'It's Like We're on the Other Side of the Moon,' Says NYU's Jay Rosen...
By Brad Friedman on 8/9/2008, 5:39pm PT  

The corporate media still just don't get it. The topic came up at the end of an interesting discussion on Salon Radio Friday between Salon's Glenn Greenwald and NYU journalism professor Jay Rosen.

At the end of their conversation about ABC News' appalling inability to either retract their false 2001 stories tying the anthrax attacks to Iraq (at a very crucial moment, during this country's build-up to war there), Rosen, who picked up on Greenwald's call for accountability there, notes the media's reluctance, particularly the networks', but all of them, to examine their horrible performance prior to the war, and in the subsequent seven years since.

Those failures, the corporate media seem to argue, are all "ancient history" now.

"Because in the minds of most of the people who work in big league journalism in New York and Washington," Rosen explains, "they have done this to death. And they're way past the point of examining their own performance in the run-up to the war."

"From my point of view," he adds, "they haven't even started."

"The watchdog press died under Bush," Rosen charges. "We may have a watchdog press again some day, it could be reborn. But it died."

As you may expect, we concur with that assessment. Yet, as bad as things are right now, had it not been for the citizen media of the blogosphere, including folks like Greenwald, we shudder to think how much worse it all might have been. And that's saying quite a bit.

"It's like we're on the other side of the Moon from them on this particular issue," Rosen concludes in regard to his big media colleagues, in a phrase reminiscent of thoughts we've had so often over the last many years. Which of us is/was living on the dark side of that Moon?

The answer seems pretty clear these days, and that's the point at which we pick up their discussion below. It's just the last couple of grafs, but they are well-worth the quick read...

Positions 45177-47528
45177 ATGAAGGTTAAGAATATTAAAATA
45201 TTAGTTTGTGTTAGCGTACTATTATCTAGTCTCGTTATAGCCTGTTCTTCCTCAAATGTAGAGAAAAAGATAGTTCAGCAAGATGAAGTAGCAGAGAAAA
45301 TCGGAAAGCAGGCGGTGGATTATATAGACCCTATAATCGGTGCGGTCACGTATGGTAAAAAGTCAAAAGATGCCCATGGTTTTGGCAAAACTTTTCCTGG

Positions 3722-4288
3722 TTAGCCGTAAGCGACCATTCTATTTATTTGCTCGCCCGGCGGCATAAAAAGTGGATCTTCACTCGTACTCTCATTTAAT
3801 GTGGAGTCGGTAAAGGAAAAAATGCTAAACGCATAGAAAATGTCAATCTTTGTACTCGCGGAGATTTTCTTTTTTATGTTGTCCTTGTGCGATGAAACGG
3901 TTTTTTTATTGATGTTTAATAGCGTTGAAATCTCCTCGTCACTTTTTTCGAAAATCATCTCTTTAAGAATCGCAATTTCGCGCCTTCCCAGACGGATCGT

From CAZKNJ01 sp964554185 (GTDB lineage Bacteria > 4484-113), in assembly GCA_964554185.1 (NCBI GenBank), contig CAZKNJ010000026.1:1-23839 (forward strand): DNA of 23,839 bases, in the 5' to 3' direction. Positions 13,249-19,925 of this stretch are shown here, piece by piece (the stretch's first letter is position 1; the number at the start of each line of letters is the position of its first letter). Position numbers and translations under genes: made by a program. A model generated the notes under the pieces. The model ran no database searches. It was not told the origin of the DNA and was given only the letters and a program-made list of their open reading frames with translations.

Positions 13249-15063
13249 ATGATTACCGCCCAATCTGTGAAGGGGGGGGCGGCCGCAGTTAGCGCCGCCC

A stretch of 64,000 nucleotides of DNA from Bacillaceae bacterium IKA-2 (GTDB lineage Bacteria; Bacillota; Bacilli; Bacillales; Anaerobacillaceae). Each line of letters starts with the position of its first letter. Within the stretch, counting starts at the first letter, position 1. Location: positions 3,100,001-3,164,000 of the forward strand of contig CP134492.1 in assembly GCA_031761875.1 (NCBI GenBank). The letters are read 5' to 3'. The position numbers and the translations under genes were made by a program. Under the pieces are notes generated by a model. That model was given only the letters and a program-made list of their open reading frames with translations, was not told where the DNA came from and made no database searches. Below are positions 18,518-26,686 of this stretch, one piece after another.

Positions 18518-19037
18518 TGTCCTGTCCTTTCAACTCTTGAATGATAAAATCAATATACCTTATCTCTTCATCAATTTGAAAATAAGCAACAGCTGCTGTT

JAY ROSEN: I think in the long run their failure to examine this is going to hurt them. Not only because they could learn some important lessons for the next time a national crisis like this comes around, but they really need to get into what sorts of habits and assumptions and culture permitted the collapse of the watchdog press.

In my own view, the watchdog press died under Bush. We may have a watchdog press again some day, it could be reborn. But it died. And really the only way we're going to know that full story is through some kind of, almost like a media truth and reconciliation commission, which I have no hope for. But without that kind of effort like that, we're simply not going to know, and for the government to have gone through the 9/11 Commission, the Senate Select Intelligence Committee examinations, and a number of other things that Congress has done, none of which are totally adequate, but for the government to have that, and for the news media to have done nothing, is a major mistake for the watchdog press.

GLEN GREENWALD: Absolutely. I mean, what's most discouraging about the prospect of if that will ever happen is if you talk to many establishment journalists, certainly media executives, one could probably say most, they don't even recognize that there's a problem. They think of it as the Judy Miller problem, that if anything is confined to one or two bad apples, and they'll say thing condescendingly like, well of course we could have done things better, we always want to strive for perfection, but on the whole I think we did a good job. So without that recognition that there's a problem even, which is non-existent, that what explains their lack of self-reflection.

JR: That's what I mean. It's like we're on the other side of the Moon from them on this particular issue.

GG: Yeah, both in terms of the premises and the proposed conclusions.

The transcript and audio of the complete interview between Greenwald and Rosen is posted here.

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